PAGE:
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Does Design Impact on Wellbeing?

We surveyed expert BCFA members working in the Healthcare and Care Home sector, to get the inside view on the impact of design and discuss the trends and challenges facing this sector. 

We focus on the question of design impacting wellbeing, and reach out to BCFA members, Protocol, Skopos, Solk, and Bridge Contract Interiors. 

SKOPOS- Lynne Wade and Tersa Barber

Design is a fundamental element when promoting wellbeing within the care and healthcare sector. Colour and design play an important part in setting a mood and stimulating positive thought. Skopos provide a bespoke design service which is often utilised by the healthcare sector to incorporate unique imagery into soft furnishings. We have included illustrative prints depicting elements such as beach huts and seaside charms on hospital cuble panels in childrens wards, images of local landmarks in adult wards plus many other designs which link to a happy memory or familiar place or icon, providing a talking point and area of interest away from the medical issues. In care home facilities, interior design is vital. The home is often a permanent residence. In this environment design can uplift, calm and reinvigorate people within the space and also provide a pleasant working environment for staff and visitors.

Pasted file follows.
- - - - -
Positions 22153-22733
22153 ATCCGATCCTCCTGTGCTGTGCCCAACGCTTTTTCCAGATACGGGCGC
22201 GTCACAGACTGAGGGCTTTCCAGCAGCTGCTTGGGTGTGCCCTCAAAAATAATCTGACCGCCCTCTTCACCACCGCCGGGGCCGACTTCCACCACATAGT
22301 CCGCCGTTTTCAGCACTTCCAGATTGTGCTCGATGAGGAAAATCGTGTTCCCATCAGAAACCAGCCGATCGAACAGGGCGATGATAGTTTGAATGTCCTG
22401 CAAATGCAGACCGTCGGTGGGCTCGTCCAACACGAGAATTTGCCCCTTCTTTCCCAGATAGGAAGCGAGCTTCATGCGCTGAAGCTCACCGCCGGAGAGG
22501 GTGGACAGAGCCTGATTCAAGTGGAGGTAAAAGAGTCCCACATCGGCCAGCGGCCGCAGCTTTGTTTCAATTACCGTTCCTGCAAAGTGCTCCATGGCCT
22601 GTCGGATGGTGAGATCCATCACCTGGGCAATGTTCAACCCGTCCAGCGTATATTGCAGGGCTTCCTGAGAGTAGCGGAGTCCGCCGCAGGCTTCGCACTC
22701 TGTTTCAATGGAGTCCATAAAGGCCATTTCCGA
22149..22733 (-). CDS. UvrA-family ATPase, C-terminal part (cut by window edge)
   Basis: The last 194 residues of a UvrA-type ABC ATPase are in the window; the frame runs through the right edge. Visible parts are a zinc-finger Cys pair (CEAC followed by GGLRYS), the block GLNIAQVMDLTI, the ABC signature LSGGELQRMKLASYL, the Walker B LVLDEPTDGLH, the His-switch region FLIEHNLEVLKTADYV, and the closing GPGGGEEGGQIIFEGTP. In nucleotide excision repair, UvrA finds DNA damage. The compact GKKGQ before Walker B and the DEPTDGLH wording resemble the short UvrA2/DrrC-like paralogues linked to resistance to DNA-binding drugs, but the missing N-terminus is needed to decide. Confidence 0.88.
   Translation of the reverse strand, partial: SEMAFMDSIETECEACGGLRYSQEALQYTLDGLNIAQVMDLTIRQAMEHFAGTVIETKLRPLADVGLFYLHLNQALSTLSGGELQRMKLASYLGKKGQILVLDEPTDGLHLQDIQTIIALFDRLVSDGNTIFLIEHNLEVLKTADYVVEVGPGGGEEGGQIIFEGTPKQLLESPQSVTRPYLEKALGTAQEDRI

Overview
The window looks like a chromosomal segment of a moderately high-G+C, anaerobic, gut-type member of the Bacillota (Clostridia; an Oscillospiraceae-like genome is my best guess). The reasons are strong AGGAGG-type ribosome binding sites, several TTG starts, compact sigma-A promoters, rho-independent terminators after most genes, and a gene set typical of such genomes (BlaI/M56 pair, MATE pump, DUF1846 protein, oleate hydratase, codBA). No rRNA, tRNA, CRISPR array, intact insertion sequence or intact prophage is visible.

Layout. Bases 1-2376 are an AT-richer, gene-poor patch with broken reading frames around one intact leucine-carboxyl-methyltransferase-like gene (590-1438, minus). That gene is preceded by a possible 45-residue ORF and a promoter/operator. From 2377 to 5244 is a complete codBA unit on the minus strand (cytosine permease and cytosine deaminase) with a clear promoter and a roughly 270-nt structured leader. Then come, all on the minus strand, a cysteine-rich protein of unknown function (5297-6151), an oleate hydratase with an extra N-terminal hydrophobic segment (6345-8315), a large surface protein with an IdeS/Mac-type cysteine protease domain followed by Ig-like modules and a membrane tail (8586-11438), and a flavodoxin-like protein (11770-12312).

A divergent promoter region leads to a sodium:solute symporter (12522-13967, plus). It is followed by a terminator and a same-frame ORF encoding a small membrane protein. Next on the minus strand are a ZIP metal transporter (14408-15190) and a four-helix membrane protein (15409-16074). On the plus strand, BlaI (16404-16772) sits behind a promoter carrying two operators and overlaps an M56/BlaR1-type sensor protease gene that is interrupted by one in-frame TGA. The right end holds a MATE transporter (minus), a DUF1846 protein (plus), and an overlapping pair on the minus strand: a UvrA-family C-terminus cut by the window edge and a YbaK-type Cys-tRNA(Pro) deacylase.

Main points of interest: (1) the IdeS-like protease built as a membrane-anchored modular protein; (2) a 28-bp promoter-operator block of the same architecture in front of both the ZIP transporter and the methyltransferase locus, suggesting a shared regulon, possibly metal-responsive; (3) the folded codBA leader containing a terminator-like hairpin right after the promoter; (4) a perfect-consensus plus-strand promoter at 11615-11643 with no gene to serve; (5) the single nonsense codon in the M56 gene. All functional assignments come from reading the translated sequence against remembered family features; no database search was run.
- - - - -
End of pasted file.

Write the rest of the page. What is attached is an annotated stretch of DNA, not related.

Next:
PROTOCOL- Lotte Voorhoeve

The impact of design, whether good or poor cannot be underestimated in the Care Sector. For those living and working in a Care environment, there is often little opportunity to experience the stimilating variety offered by the wider world. Bad design can have a detrimental effect on wellbeing, from the architecture and layout of the building, down to the furnishing and finishes. For example, a lounge that is poorly located in a building, isolated from the community and lacking light or views will not be comfortable, no matter how beautifully finished and furnished it is. I have seen elderly residents taking their chairs to sit in a corridor in order to watch the world go by, rather than be confined to a room cut off from any human activity. 

SOLK- George Nuttall, Jonathon Solk, Helen Mawn, Tina Biggs)

Design is a major element of wellbeing, the right choice of colours and textures of materials can enhance and create a calming effect on the environment. 

BRIDGE- Brendan Pocock

Positive Design has a positive effect on wellbeing. Where happy is healthy, the design of an environment can have a big impact on the health of the individual, rather than mundane or poorly maintained surroundings, staff and patients will be healthier and more productive in an environment conducive to a relaxed ambience.